Bereavement care provision in palliative care – a European descriptive and consensus-building exercise
Bereavement care is an explicit aspect of holistic palliative care which extends to caring for those who are important to the patient (WHO, 2002). Bereavement care ensures that families and significant others are supported from the time of diagnosis and in the time after the patient’s death. It may involve information, practical support, social support and for some, counselling and psychological support. US, Canadian, Australian, British and European models of bereavement care have developed since the beginning of the modern hospice movement in the 1960s. These models involve a range of approaches to, assessments for and provision of bereavement care which include individual, family and group interventions and volunteer supports. (Field et al 2004; O’Connor et al 2009; Aranda and Milne, 2000; Relf, Machin and Archer, 2010) In addition, bereavement supports vary in the extent to which they interact with community models of bereavement support and primary care (Field et al 2007), the constituency they serve (i.e. only hospice-bereaved families or open to whole community) and in the extent to which they can be described as targetted at those in need, those already experiencing difficulty or universally open to all (NICE, 2004, Currier et al, 2008; Schut and Stroebe 2005, Aoun et al, 2012). In pracitice bereavement care may also be offered in an ad-hoc manner, relative to the resources and skills of the service. Informal and broad community support intiatives can provide responsive care, which fits with tradition and a community’s natural way of doing things.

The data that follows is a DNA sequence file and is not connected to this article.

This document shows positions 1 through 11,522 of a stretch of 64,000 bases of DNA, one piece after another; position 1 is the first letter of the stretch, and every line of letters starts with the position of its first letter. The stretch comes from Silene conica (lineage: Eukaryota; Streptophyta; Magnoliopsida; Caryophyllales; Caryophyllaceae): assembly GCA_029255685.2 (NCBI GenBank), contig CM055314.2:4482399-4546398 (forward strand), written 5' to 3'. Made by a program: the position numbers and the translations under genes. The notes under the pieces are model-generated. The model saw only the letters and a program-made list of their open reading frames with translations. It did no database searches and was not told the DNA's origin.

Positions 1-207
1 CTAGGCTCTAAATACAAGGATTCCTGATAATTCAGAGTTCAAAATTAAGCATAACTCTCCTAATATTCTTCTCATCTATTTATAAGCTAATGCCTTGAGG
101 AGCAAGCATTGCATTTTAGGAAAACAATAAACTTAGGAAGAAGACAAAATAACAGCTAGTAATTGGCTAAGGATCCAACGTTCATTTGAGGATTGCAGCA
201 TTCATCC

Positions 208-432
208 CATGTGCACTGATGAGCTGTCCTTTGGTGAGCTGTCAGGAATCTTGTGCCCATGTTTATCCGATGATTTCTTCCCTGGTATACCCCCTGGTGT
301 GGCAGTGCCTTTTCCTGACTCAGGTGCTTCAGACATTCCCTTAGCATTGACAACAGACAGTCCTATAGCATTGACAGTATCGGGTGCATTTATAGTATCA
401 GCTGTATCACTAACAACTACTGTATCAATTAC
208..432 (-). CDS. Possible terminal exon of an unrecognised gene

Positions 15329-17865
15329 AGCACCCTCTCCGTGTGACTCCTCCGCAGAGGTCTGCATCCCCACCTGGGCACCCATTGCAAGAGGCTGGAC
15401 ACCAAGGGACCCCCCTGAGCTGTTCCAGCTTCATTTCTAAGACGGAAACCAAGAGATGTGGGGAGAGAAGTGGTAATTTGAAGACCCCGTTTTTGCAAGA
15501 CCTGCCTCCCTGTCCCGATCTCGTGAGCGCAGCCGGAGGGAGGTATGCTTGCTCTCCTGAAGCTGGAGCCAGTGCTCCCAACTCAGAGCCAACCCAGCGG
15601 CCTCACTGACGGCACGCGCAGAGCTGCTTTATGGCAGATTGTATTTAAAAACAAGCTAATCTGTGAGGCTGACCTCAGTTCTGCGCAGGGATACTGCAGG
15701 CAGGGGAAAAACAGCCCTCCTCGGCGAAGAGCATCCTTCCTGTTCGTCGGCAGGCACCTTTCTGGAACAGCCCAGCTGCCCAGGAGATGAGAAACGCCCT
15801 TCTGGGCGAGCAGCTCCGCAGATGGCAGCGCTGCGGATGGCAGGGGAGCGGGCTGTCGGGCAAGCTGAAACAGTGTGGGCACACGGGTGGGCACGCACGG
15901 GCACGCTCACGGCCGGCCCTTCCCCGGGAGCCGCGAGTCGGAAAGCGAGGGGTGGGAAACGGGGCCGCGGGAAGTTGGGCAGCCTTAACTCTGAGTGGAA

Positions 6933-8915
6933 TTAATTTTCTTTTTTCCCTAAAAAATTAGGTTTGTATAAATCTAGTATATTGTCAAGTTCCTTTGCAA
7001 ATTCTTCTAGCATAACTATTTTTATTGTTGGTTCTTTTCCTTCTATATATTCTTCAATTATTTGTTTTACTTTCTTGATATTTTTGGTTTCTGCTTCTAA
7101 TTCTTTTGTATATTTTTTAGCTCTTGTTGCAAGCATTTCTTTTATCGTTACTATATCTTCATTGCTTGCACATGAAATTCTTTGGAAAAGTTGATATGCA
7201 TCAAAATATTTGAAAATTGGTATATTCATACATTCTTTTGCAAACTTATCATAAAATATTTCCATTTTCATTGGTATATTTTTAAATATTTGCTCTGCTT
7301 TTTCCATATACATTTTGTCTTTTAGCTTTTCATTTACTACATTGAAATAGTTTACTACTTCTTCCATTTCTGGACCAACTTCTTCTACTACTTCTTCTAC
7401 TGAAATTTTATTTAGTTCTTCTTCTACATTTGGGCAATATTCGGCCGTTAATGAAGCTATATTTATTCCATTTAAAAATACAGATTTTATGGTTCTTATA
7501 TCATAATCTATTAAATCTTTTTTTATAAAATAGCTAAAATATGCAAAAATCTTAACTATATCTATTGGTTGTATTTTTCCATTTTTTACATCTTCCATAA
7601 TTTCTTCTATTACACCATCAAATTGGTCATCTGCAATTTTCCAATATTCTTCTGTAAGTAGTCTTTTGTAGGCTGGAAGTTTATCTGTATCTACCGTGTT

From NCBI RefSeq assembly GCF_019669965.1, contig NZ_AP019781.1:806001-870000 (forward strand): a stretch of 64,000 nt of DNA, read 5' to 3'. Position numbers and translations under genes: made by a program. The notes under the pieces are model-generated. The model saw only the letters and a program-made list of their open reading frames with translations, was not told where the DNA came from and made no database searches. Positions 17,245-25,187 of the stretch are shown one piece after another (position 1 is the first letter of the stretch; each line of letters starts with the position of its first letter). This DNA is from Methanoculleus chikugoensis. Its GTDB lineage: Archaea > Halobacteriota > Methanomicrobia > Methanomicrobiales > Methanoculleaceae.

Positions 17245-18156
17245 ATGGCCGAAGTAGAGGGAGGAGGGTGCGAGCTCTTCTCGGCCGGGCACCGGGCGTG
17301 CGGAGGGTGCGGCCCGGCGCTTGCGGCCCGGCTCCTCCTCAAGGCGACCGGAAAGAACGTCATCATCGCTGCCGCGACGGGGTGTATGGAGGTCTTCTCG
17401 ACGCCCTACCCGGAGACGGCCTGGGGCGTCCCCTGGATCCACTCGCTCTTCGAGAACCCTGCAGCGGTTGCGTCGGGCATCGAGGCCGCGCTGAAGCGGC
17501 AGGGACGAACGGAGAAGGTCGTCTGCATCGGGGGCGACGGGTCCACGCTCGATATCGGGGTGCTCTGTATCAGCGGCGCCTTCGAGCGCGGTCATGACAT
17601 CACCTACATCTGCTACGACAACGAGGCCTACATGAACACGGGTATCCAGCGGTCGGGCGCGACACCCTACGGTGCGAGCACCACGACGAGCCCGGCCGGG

Moreover, while bereavement care is properly of the remit of all care professionals in palliative care, there is variation in the disciplines which lead the development of bereavement services internationally – including social work, psychology, nursing, counselling, chaplaincy, and volunteer coordinators.
While some literature is available on how bereavement services have evolved and developed in the West, there is little available as yet on Eastern Europe and further afield. In addition, there is some concern that what we know about bereavement is biased in favour of the white, western female experience and is based primarily on clinical populations (Wortman and Silver, 2001).
Current thinking links bereavement care to a public health approach. Only small proportions of bereaved people require psychotherapeutic intervention (circa 10 to 15%), a somewhat larger proportion may benefit from trained volunteer and/or professional listening & support service and all could utilise enhanced information, assurance and communication (NICE, 2004; Aroun, 2012). A public health approach seeks to make sure people get the help that is matched to their need.
This task force aims to
- Describe current practices for adult bereavement services in palliative care settings; COMPLETE
- Develop a set of broad recommendations and, COMPLETE
- Develop a European consensus. UNDERWAY
The task force is underpinned by the following principles